I deal with numb hands as well, but in my case, it’s something that pinches in my upper back so having the back all lined up is what fixes it. I like weight on the front end for aggressive riding, both mountain and road, but I think if your seat angle is tipping you forward enough that you’re always shifting back or it’s affecting the pressure on the handlebars you’ve taken it too far.

I don’t have a lot of pressure on my saddle in my high-performance bikes (pedaling hard, standing up, throwing the bike around, etc) so saddle position for me is mostly about getting the hips and knees in the right spot. doesn’t matter too much what saddle I’m running as long as it’s out of the way so I use Flites. It’s a different story for touring and city bikes - I tend to set those up so I have very little pressure on the hands and my taint etc are all comfy sitting for a long time. No idea how seat tube angles play into the taint comfort part of the equation as there seem to be a lot of - ahem - moving parts in that department.

Man I like nerding out on this stuff too! I’ve figured a few things out over the years with my setup having these conversations trying to understand other people’s setups.

I think I get what you are saying. I suspect you are not so much noticing the sta as your hip position (rocked forwards). When you have your hips tilted too far backwards it is hard to engage your quads. That being said, you can rotate your hips forwards in any seat position depending on the size of your gut and back flexibility. It is definitely easier to tilt the hips forwards if you have a steeper sta.

As for Lance, I get it. He was awesome at the time. It's too bad that people can't get over the fact that he's a douche and everyone in professional road cycling is cheating and many other racers are also primadonas and douches. When it came out that he had been doping like crazy it didn't change my view of him at all - I figured he was doping and a douche before he got caught. Did everyone else really think he won the tour over and over clean while other teams had their managers being stopped at the boarder with suitcases full of performance enhancing drugs? People need to stop idolized athletes. 

Finally, your hand numbness generally doesn't come from your back, unless you mean neck? All the nerves in your arms leave the spine before the thoracic spine (above the little nob at the bottom of your neck).

Jan. 27, 2021, 8:28 a.m.
Posts: 1828
Joined: April 25, 2003

Yah my numb hands are multifactorial. You’re right, the pinching is in the neck, but I tend to say back because nothing gets sorted on my body without addressing my hips, hamstrings and lower back.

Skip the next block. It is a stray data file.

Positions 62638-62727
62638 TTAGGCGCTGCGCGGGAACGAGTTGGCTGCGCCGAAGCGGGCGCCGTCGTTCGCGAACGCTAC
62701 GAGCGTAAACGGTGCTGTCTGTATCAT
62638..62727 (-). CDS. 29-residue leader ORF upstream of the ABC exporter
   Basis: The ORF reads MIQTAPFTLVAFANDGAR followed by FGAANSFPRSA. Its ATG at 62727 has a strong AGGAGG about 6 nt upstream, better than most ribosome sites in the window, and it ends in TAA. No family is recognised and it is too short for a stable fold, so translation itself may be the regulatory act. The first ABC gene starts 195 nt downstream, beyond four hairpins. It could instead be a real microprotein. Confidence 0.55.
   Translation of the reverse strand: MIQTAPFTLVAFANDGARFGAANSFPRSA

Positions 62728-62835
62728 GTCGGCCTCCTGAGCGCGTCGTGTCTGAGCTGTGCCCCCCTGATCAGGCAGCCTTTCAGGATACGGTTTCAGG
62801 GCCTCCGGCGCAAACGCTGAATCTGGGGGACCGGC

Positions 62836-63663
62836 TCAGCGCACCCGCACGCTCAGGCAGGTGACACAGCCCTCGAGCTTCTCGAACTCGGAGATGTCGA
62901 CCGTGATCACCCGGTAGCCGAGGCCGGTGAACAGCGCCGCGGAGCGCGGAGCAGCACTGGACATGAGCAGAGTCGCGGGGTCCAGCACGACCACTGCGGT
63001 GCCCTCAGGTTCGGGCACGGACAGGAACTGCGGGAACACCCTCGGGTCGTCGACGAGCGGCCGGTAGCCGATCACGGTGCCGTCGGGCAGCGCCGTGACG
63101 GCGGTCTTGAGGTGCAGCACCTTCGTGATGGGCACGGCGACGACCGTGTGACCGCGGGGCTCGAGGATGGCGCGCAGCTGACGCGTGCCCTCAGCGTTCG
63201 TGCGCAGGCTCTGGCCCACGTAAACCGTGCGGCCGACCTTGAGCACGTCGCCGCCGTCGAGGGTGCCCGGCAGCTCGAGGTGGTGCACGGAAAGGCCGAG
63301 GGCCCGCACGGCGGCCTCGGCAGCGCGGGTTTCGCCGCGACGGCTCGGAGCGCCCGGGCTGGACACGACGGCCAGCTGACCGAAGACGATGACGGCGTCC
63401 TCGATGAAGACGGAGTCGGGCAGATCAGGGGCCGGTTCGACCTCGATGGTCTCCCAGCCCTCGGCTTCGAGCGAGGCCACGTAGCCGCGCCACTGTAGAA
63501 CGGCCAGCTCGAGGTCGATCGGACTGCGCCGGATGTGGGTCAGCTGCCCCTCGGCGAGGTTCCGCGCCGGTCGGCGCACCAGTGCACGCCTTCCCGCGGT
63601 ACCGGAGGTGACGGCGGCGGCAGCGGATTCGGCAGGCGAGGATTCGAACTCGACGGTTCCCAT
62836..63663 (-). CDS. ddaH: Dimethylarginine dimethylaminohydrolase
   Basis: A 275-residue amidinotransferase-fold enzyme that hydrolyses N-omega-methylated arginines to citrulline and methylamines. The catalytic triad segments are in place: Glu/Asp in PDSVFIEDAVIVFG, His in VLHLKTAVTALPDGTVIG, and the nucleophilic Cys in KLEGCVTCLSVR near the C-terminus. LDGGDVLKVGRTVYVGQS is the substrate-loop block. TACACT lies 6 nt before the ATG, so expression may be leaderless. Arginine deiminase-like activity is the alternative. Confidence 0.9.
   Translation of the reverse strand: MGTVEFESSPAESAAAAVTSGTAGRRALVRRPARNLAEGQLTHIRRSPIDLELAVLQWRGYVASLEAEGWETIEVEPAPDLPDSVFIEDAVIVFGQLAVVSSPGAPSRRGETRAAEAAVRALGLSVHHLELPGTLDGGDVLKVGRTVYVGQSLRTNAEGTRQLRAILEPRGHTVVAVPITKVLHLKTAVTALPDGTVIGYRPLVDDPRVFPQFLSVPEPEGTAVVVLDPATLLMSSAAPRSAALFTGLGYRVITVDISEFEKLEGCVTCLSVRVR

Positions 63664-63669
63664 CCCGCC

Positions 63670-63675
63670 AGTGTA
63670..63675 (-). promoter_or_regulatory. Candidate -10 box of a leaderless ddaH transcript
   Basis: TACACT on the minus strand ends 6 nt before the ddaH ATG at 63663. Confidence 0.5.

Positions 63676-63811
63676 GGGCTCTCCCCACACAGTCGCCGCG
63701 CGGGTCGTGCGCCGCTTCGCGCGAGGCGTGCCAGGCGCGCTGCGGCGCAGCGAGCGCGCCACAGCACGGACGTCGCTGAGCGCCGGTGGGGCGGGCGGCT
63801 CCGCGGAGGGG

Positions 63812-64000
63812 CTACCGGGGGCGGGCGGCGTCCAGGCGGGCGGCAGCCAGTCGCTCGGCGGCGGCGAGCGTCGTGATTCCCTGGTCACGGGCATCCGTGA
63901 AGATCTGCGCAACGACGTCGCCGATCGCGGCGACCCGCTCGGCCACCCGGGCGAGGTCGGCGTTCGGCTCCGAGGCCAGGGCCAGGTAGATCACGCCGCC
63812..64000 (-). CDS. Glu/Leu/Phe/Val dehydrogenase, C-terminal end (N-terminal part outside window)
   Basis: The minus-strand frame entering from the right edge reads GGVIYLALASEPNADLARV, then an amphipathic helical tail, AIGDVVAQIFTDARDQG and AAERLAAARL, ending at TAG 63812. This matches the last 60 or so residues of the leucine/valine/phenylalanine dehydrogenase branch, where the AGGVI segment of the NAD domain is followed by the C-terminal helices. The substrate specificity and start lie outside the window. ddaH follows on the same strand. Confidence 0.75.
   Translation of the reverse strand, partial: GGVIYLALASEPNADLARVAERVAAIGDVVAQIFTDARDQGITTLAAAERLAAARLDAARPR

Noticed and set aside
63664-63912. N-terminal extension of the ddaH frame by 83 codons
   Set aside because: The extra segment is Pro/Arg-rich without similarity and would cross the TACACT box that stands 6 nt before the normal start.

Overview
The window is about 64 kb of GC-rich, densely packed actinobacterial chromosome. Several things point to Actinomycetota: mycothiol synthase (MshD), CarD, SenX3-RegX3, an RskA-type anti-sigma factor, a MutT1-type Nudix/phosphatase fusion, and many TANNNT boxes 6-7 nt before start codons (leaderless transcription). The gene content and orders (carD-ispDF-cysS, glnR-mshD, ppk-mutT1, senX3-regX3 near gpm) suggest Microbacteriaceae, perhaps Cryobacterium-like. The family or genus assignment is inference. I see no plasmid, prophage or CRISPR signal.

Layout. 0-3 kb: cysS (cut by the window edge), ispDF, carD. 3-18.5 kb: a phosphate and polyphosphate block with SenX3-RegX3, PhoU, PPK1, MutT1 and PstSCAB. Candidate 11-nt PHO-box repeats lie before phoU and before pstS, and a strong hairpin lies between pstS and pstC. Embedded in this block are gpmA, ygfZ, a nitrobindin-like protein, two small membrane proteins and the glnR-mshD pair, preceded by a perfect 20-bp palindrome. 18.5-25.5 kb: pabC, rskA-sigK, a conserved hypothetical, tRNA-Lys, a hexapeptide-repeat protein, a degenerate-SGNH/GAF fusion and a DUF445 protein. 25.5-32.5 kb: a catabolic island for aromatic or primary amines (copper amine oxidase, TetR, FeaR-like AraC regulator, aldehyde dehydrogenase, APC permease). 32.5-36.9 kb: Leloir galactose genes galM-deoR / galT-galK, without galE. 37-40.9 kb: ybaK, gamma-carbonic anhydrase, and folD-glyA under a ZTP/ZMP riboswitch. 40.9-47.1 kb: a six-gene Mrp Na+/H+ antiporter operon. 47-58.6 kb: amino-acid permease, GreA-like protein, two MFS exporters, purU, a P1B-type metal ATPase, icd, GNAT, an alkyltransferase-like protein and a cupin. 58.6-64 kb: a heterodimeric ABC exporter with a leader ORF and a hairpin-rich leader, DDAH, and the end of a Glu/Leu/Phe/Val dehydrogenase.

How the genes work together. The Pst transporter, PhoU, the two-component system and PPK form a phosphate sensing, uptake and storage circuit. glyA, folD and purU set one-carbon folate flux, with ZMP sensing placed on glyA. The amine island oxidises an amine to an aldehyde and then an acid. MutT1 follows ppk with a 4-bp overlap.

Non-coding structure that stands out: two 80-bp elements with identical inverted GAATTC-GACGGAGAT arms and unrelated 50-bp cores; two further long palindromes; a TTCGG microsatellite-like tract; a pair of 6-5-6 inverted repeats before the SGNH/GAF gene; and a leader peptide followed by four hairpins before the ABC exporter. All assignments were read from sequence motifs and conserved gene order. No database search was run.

Getting off the tools was really what fixed my numb hands. #fatexcarpenter

Jan. 27, 2021, 9:41 a.m.
Posts: 2389
Joined: Sept. 5, 2012

Numb hands can be from wrist issues as well. I run slip on grips as it,s helped with numb hands while climbing.

Jan. 27, 2021, 10:16 a.m.
Posts: 1376
Joined: Nov. 8, 2003

We're one big train wreck here eh. 

That's what happens when you spend your youth swinging a pick and digging ridiculous stunts which you then repeatedly drop to flat off of. Bah, it was worth it.

Which slip on grips are you liking?

Jan. 27, 2021, 10:16 a.m.
Posts: 320
Joined: Feb. 24, 2017

Posted by: DemonMike

Numb hands can be from wrist issues as well. I run slip on grips as it,s helped with numb hands while climbing.

Slip on grips have awesome high frequency absorption too.

Jan. 27, 2021, 12:08 p.m.
Posts: 2389
Joined: Sept. 5, 2012

Posted by: Hepcat

We're one big train wreck here eh. 

That's what happens when you spend your youth swinging a pick and digging ridiculous stunts which you then repeatedly drop to flat off of. Bah, it was worth it.

Which slip on grips are you liking?

ODI F1  Vapors . Similar feel to the ESI and the likes . But more durable when banging into trees and such.

http://odigrips.com/store/mtb/mtb-products/f-1-vapor-mtb-ply-grips

I would change out the ESI yearly due to then tearing and drying out a bit. ODI,s are on their 3rd season. Granted I did not ride much last year.

Jan. 27, 2021, 1:02 p.m.
Posts: 869
Joined: May 11, 2018

Posted by: DemonMike

Posted by: Hepcat

We're one big train wreck here eh. 

That's what happens when you spend your youth swinging a pick and digging ridiculous stunts which you then repeatedly drop to flat off of. Bah, it was worth it.

Which slip on grips are you liking?

ODI F1  Vapors . Similar feel to the ESI and the likes . But more durable when banging into trees and such.

http://odigrips.com/store/mtb/mtb-products/f-1-vapor-mtb-ply-grips

I would change out the ESI yearly due to then tearing and drying out a bit. ODI,s are on their 3rd season. Granted I did not ride much last year.

That's crazy durability for silicone grips. I agree that these help immensely with hand comfort. I will never use lock on grips again. Hope aluminum bar end plugs offer some protection against trees. I'll have to give the odi version a go. I tried to cheap out and got a set of silicone grips from aliexpress. They are useless. I didn't even need an aircompressor to skip them on. Didn't even bother riding with them. 99cent experiment that went straight into the garbage.

Jan. 27, 2021, 4:48 p.m.
Posts: 4857
Joined: July 9, 2004

On numb hands I found higher rise bar and greater backsweep helped me substantially. 

I too have issues from years on the tools in the past. Mostly grinders.